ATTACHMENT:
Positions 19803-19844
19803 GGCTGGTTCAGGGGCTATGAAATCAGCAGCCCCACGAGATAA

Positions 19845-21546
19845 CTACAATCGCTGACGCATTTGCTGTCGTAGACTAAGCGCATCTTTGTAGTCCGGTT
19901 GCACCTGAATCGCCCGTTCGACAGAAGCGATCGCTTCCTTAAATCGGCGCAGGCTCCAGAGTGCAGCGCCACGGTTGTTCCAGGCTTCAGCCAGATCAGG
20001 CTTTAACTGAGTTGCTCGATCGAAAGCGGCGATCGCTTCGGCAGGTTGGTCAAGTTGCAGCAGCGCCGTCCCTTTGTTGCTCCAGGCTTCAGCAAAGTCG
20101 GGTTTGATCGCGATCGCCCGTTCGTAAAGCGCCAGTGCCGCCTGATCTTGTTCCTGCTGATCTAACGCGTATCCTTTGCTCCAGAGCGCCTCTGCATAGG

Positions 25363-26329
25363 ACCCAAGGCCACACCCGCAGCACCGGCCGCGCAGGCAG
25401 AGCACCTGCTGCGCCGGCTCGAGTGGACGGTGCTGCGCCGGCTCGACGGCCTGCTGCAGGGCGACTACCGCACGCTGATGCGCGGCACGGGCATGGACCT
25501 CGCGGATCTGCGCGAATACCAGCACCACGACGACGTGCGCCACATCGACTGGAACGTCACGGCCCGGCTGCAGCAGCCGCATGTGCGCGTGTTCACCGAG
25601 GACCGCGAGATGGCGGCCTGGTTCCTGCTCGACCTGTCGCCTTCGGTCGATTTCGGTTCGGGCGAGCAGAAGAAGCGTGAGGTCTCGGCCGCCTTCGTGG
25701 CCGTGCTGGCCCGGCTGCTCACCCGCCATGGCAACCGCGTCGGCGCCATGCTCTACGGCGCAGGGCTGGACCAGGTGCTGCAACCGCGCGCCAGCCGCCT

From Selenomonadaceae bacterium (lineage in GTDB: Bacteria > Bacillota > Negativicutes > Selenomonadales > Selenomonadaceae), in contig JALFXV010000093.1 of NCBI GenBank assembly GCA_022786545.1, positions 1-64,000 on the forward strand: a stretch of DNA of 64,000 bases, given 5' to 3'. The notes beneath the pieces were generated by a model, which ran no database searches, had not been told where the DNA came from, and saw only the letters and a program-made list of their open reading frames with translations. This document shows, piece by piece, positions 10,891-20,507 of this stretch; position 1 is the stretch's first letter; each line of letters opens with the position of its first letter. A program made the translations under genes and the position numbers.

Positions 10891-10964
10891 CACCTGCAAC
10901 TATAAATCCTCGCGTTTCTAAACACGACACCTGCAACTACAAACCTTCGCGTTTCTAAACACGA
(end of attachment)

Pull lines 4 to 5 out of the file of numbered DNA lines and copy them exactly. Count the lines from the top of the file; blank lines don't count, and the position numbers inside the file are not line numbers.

19845 CTACAATCGCTGACGCATTTGCTGTCGTAGACTAAGCGCATCTTTGTAGTCCGGTT
19901 GCACCTGAATCGCCCGTTCGACAGAAGCGATCGCTTCCTTAAATCGGCGCAGGCTCCAGAGTGCAGCGCCACGGTTGTTCCAGGCTTCAGCCAGATCAGG